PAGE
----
When I design a new software product for someone, typically with a team of experts, senior people familiar with the problem to be solved, the actual users of the software are rarely invited. As we lay out the target system, we’re working *for* someone, trying to guess how they work now, and how they might work in the future, using our new product. Usually it is several people, actually, different user roles who will perform different jobs.
We make a list of the things that they need to do for their jobs and make our best guess at how they will be able to do this in the future.
Now, place a bet, using your own money: On a scale from 1-100, how close would you expect to get in terms of getting the process correct?
I imagine you’d guess pretty low. Which is a reasonable approach, given you’re betting your own money. My guests, however, in my workshop, rarely consider how close this might be, and whether or not this might be a problem. Not that they’re foolish, or selfish, or inconsiderate. It is just that their attention is focused elsewhere, *on solving the big problem.*, and the workflow for a set of hypothetical users seems rather mundane in comparison.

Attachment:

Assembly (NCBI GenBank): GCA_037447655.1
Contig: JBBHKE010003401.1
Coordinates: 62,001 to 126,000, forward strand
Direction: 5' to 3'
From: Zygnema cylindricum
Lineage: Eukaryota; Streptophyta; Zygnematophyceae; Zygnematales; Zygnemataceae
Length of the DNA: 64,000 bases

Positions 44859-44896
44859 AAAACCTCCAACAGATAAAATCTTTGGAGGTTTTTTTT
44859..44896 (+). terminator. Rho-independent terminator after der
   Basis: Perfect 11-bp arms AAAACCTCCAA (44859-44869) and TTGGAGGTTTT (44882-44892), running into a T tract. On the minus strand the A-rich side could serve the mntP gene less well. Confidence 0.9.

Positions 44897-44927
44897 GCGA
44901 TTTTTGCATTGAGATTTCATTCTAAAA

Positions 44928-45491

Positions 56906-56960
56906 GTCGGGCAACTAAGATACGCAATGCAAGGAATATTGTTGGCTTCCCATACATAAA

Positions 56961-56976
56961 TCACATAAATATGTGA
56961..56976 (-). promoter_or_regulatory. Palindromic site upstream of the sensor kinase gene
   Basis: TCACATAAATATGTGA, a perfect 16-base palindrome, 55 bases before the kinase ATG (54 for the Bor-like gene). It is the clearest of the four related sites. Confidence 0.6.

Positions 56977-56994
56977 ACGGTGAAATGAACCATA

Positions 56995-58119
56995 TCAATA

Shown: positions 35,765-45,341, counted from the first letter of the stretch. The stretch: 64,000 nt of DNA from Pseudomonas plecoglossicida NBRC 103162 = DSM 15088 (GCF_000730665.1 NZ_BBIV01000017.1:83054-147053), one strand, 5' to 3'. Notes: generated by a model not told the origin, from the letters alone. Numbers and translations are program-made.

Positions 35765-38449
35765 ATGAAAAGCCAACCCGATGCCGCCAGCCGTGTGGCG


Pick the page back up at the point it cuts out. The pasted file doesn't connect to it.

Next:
Now, as much fun as it would be to spend time teaching my clients about the idiosyncracies of solution design, most don’t have the time or the interest. They want the job done, and done well. This is what they’re paying for, after all, not to listen to me pontificate.
Yet, we need a way to correct these shortcomings in our specifications, the fact that our use cases don’t fit the needs of the actual users. If we don’t, the product will come out lousy, and it will be blamed on us. And rightfully so.
So, how does one build use cases that match the true needs of the end users?
And how do we do this in a manner that is predictable, repeatable, one that we can have confidence in, when we tell our clients we’re going to do a good job?
Attentive readers might think back to my first comment, and suggest “Just invite the end users to the design workshop”. And in some scenarios, we might, but this is often not an option, for a variety of reasons. An alternative, having a subject matter expert (“SME” for short), is a much better fit, as they have likely performed this job in the past, or else manage a team of such users, so they have a greater awareness.
But this also consistently falls short of the mark.
“Why is that?” you might ask, hoping there is a conclusion to this dilemma.
Because it is really, *really*, difficult to imagine how you will do your job in the future, in a new system that doesn’t exist yet. I’m in my third decade of doing this, and I’m comfortable stating it as such. Even with a mockup, with functional wireframes, with whiteboards, etc., you will discover that you have gaps in your process that you didn’t anticipate.
Enter Agile Design.